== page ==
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Kimberly Knight Kimberly Knight

Kimberly Knight is the online organizer for the Beatitudes Society. A graduate of Candler School of Theology, she is the pastor of Koinonia Fellowship, an online church at Second Life.

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Leaving is Part of the Journey

May 12, 2011

The question - why do people (particularly young people) leave church?

First, Joanna Shenk has a good point, they are not leaving faith so much as they are leaving one concept of organized religion behind.    I love a couple of her incisive points:

“Do we value their journeys or merely see them as a group we need to keep on track?”

“I’m getting to know young people all over the country who are creatively living out the biblical call of shalom. I would even venture to say that they are creating new tracks for the future of church.”

“Many young people are looking for places where theological questions are valued just as highly as answers.”

So much so that I wanted to add my voice to her already clear evaluation of what she is seeing...
Here are a few things I think are part of the picture:

First, I agree with Joanna 100% that stopping attendance at a local congregation does not, DOES NOT equal leaving or losing faith.  It may well be that faith is growing beyond what the walls of a stale congregation can handle and they must venture beyond the pews (or even sofas) to experience for themselves.

Relevance - how is church relevant to anyone’s day to day life?  Why should I attend church when I can be...fill in the blank - gardening, meditating, doing yoga, sipping a mimosa, walking my dogs, serving in a homeless shelter, playing frisbee, hiking, catching up on Facebook, watching last week’s episode of Glee...the list is endless.  But guess what, young people are looking for meaning, that which stitches all these random experiences together into something more.  Can your church do that?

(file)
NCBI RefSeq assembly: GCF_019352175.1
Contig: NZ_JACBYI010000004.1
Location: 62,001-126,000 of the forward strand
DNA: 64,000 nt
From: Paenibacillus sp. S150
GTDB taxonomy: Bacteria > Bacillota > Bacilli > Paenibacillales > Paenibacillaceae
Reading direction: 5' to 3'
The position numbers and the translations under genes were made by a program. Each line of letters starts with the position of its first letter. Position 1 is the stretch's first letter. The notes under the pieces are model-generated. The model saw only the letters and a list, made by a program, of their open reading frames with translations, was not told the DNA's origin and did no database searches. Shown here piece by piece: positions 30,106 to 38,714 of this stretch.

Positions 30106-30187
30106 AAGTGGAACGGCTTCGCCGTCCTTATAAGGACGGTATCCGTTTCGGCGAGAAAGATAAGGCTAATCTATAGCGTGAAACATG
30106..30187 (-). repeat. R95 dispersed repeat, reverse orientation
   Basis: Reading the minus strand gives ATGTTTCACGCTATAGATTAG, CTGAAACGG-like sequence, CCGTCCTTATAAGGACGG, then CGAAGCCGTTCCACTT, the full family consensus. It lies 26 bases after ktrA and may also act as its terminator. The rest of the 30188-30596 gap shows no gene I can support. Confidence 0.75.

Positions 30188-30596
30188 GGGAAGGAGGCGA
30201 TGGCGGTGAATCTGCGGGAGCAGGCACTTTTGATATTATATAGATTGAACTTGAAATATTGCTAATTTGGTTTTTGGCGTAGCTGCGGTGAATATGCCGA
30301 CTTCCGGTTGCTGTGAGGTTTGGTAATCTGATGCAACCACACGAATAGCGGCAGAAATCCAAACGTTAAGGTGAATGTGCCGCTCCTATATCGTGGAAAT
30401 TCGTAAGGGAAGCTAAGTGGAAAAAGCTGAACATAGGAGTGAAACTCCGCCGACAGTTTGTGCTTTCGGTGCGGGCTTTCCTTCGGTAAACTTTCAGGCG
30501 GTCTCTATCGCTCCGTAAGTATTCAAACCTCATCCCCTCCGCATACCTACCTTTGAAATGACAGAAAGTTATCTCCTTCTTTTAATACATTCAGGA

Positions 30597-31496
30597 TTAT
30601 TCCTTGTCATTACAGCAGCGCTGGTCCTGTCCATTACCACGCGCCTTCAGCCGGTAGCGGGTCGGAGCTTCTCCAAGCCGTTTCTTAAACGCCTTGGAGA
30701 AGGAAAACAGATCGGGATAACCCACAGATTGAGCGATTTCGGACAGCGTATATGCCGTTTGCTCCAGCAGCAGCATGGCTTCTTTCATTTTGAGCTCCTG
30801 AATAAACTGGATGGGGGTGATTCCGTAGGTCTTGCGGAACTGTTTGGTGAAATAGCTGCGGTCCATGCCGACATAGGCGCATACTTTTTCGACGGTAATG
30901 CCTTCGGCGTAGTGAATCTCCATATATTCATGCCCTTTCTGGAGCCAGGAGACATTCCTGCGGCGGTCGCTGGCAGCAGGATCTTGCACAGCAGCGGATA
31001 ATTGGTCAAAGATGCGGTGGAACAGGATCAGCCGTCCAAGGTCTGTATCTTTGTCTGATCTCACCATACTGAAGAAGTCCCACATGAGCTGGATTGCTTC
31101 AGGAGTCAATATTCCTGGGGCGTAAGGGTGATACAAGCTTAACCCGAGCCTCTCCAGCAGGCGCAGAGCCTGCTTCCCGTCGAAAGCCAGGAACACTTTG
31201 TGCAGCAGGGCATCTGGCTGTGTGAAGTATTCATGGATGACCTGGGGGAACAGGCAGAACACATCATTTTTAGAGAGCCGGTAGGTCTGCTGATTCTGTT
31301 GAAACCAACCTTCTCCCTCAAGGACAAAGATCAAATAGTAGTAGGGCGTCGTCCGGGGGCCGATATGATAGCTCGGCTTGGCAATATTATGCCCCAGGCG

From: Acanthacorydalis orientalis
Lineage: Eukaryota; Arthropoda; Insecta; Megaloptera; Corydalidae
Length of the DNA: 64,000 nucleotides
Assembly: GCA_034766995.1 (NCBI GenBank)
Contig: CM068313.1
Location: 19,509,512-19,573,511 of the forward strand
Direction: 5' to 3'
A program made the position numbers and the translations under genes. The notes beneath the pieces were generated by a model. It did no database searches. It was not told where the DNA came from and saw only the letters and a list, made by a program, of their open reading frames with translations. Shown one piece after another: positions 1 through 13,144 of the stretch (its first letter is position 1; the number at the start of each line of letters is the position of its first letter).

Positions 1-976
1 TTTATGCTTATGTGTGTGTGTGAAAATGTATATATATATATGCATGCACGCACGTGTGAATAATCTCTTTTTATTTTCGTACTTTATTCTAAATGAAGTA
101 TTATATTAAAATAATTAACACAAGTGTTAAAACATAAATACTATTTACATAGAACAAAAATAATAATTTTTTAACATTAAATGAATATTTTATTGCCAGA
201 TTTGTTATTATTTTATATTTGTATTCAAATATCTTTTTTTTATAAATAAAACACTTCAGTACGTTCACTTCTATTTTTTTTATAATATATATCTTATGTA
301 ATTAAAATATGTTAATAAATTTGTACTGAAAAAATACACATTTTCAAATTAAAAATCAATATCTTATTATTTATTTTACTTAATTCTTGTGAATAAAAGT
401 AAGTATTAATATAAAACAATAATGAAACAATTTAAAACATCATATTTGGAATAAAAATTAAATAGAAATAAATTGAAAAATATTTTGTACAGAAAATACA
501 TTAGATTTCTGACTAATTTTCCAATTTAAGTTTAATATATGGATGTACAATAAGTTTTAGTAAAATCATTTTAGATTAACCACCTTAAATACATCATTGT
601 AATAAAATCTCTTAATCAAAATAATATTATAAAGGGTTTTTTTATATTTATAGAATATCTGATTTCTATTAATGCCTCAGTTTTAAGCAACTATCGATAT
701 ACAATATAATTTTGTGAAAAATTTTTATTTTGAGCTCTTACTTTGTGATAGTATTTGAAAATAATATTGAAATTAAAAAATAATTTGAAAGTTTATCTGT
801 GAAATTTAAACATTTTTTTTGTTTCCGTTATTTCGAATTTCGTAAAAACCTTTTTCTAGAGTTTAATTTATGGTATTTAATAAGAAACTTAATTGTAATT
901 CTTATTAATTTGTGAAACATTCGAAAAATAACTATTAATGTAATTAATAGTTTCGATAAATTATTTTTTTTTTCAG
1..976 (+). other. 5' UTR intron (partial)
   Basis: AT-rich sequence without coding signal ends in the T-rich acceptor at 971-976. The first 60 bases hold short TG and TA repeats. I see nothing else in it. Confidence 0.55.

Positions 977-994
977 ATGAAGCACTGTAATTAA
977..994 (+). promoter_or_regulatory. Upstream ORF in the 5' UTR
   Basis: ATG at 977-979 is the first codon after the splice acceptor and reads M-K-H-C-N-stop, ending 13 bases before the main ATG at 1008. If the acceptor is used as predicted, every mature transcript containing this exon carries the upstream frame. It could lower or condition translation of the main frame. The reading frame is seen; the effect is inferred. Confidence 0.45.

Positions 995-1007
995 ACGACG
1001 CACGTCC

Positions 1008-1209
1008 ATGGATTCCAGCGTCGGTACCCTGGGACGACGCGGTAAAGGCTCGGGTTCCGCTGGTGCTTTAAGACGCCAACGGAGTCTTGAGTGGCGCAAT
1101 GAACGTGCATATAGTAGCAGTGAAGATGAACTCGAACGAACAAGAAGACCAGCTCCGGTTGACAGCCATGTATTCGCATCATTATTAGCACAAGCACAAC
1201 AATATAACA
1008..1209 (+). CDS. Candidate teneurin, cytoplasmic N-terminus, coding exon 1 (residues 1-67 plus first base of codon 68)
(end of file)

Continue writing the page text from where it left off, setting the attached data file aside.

Infighting - well?  Too many committee meetings over what coffee to serve or if you can hang new curtains in the narthex?  Arguments over what to serve for Wednesday night meals or what kind of worship music is “appropriate”?  Who is welcome at the table or to be ordained?  Can you turn disagreement into faithful, loving dialogue that honors questions as much as tradition?

Lack of engagement of social issues - secular non profits are perceived as making more of an impact for social good.  The church is so busy navel gazing that we forget to tune in and engage the world outside our brick and mortar enclave.

Gospel seems to come second to polity + hypocrisy = frustration and aversion  - When I walked away from church in my teens it was profoundly because what I was reading in the Gospel didn't match up with what I was hearing in the pulpit and definitely did not synch up with how I saw people living their daily lives.  How many meetings have you sat in where folks spent more time debating the minutia of church law rather than getting up and welcoming the "least of these" into God's gracious banquet?  Have you ever been flipped off by the driver of a car with a "God is my copilot" bumper sticker?